Recent Discoveries of Fossil Vertebrates in the Lower Peninsula of Michigan

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Editor's Comments. J. A. Holman is presently Curator Emeritus of Vertebrate Paleontology at the Michigan State University Museum and Daniel O. Fisher is a professor and curator of paleontology in the University of Michigan Museum of Paleontology. This paper (produced because of the encouragement of Ronald O. Kapp) provided an update on records of mastodont and mammoth localities (as well as other Pleistocene vertebrates) and, in doing so, posed several questions, including (1) Why were proboscidean sites in the state so abundant for such a short period of time (12,000 to 10,000 years ago), while other vertebrates were apparently so uncommon? (2) Why did the proboscideans and other mammals become extinct so suddenly? and (3) What was the impact of human hunters on the flora and fauna of Michigan. The "Human Interaction" section in the paper introduced some of D. Fisher's evidence for the butchery of mastodonts by human hunters in Michigan. Fisher soon provided other valuable information about the taphonomy and biology of mastodonts, as well as their human interactions, in a flurry of publications in other journals.

Since the last detailed publication on the Pleistocene vertebrates of Michigan (Wilson 1967), much new information has accumulated: new sites have been found; ranges have been extended; C-14 dates have been obtained; vertebrates have for the first time been identified from a Wisconsinan interstadial interval; and butchering of extinct proboscideans by humans has been demonstrated at several localities. Thus, we believe that the time has come to consolidate this new information in a single location.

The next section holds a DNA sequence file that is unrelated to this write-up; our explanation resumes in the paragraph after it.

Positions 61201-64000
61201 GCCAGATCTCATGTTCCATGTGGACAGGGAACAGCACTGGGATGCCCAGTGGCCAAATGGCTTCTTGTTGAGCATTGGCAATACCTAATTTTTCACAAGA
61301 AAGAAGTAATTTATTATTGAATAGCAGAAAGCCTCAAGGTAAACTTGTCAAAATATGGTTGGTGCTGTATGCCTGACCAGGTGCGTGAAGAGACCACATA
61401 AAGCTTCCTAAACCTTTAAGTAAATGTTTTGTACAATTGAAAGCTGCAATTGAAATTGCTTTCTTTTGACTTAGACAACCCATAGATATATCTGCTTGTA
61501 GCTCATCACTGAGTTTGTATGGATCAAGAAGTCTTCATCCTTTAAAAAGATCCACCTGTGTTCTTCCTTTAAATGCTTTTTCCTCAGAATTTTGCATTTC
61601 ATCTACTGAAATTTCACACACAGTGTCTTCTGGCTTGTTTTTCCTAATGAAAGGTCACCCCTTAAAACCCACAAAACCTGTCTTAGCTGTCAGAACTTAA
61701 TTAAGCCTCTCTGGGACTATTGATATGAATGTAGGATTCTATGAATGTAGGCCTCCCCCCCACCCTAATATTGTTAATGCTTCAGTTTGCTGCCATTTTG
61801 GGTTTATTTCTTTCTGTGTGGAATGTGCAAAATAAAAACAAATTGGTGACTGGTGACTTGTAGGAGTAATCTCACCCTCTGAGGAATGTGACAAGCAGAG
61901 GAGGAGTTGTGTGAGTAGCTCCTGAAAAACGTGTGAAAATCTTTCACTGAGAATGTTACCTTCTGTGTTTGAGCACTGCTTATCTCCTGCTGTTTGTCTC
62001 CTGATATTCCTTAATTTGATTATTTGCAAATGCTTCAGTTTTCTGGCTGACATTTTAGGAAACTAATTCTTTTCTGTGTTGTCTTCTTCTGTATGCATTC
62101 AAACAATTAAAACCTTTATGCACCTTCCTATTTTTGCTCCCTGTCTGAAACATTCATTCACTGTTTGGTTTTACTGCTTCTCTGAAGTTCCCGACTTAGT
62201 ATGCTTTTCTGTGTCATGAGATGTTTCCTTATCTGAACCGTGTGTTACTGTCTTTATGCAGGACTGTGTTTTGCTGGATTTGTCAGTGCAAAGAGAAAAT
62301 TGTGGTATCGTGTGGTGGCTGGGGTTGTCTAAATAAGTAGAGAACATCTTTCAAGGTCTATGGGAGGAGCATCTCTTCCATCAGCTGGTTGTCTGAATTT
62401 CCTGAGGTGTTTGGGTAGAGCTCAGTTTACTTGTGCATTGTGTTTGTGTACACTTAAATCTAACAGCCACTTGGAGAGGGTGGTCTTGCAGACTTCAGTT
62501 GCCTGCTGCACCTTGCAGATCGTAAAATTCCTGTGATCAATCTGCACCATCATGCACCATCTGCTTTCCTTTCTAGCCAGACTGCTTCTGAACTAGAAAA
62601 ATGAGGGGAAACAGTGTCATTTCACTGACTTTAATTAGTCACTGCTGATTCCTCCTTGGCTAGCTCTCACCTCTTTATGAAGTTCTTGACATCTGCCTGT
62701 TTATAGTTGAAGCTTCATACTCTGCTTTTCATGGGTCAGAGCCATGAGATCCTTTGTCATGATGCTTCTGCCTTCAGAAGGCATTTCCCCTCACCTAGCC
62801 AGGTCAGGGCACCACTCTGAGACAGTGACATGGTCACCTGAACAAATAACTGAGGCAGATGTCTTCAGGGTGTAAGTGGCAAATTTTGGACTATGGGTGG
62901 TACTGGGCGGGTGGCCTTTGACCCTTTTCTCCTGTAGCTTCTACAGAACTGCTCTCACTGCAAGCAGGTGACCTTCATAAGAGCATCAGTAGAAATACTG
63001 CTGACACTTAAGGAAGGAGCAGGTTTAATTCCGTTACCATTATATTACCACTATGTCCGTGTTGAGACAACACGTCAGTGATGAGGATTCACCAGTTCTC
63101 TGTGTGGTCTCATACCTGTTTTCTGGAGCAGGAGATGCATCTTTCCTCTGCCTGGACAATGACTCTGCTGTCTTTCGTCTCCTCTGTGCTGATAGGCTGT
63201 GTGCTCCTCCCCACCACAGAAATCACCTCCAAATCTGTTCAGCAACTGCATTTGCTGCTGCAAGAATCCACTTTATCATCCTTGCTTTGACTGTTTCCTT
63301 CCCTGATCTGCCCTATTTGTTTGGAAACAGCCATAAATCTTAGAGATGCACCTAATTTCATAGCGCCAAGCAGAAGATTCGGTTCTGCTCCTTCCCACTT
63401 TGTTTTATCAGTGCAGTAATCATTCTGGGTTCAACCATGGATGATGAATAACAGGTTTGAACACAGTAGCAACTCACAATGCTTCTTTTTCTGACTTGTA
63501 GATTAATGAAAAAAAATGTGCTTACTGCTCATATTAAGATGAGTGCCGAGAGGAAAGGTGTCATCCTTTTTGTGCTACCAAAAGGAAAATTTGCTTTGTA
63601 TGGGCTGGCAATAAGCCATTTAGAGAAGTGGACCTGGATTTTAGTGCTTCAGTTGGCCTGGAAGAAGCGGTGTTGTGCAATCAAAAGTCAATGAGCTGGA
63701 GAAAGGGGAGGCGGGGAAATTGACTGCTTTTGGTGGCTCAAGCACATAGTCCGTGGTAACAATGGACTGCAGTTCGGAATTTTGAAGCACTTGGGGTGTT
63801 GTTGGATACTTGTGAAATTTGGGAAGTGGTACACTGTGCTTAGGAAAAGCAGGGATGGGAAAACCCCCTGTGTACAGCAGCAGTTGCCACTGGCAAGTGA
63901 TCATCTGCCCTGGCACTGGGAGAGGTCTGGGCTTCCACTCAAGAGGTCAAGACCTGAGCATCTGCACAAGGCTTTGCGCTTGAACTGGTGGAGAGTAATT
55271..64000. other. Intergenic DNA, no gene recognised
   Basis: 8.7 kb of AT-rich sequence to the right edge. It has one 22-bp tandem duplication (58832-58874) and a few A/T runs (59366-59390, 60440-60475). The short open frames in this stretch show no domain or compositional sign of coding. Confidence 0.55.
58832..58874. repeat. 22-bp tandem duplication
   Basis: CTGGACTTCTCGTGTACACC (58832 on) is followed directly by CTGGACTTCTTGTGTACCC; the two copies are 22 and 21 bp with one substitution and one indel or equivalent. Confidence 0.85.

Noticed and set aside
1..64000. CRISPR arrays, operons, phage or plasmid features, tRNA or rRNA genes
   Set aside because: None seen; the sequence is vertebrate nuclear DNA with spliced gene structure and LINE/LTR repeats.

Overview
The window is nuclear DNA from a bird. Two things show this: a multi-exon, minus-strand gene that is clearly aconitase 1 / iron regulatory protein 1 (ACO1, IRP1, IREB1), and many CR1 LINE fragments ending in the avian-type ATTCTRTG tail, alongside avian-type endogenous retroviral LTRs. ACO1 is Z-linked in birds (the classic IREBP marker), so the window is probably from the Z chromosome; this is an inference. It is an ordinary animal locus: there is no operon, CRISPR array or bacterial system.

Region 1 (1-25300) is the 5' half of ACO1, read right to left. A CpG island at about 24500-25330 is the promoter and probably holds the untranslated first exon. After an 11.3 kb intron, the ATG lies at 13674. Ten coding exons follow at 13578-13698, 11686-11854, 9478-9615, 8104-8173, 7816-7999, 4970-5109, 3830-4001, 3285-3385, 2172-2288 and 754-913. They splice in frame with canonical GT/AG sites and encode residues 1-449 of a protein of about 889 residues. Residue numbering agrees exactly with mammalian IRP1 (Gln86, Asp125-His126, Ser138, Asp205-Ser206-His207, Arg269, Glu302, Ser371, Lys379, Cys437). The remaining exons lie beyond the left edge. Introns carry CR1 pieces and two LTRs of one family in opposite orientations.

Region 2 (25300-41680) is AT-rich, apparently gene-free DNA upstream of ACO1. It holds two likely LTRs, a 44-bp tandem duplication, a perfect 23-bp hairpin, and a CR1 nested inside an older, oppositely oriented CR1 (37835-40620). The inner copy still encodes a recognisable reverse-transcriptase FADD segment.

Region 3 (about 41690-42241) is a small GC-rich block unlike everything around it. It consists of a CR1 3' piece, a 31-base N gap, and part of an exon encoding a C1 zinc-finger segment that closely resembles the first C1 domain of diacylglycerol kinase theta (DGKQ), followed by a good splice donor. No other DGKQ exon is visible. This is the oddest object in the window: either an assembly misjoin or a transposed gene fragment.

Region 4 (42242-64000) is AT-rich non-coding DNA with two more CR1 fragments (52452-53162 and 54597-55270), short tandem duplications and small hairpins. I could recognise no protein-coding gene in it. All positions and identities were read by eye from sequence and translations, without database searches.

Several modern workers have gone beyond the stage of merely salvaging fossil vertebrates, and several of these works are cited here. Nevertheless, compelling problems are still with us such as (1) why proboscidean sites are so abundant from such a short period of time (12,000-10,000 years before the present [hereafter B.P.]), while other vertebrates were apparently so uncommon; (2) why the proboscideans and other large mammals became so suddenly extinct; and (3) what was the impact of the Paleo-Indian population on the flora and fauna of Michigan. We hope that this paper will stimulate additional interest in Michigan Pleistocene vertebrates so that some of these problems may be solved. The following two sections, Paleoecology and Human Interactions, are discussions growing out of consideration of the new records in the Systematic Paleontology section.


This section deals with considerations of taphonomy and faunal diversity (Holman) and with the late Pleistocene vegetation and climate (Kapp).

Taphonomy and faunal diversity. -- Seventy-four new records of Michigan late Pleistocene vertebrates are assembled in the Systematic Paleontology section of this paper, superseding the summary of Wilson (1967). A large number of the new records of Michigan late Pleistocene vertebrates are proboscideans (57 of 74 = 77.0%); and in cases where such information was recorded, most of these huge animals came from kettle-like depressions, very often associated with muck or peat deposits. It has previously been assumed (Holman 1975) that these animals became trapped and drowned in these features.

Of the 52 proboscideans that were identified to the specific level 42 (80.8%) were mastodonts, and 10 (19.2%) were mammoths. Other vertebrates reported here include two fishes, one amphibian, one bird, two giant beavers, one muskrat, two meadow voles, one black bear, one peccary, one moose, two Scott's moose, and two whitetailed deer. In a Michigan late Pleistocene vertebrate site, it is usual to find one large animal, sometimes associated with the remains of another species or two. Holman has searched very carefully for microvertebrate remains at many of these sites, and only in one case (Adams Site in Livingston County) has he found small vertebrate remains, representing two fishes and one meadow vole. …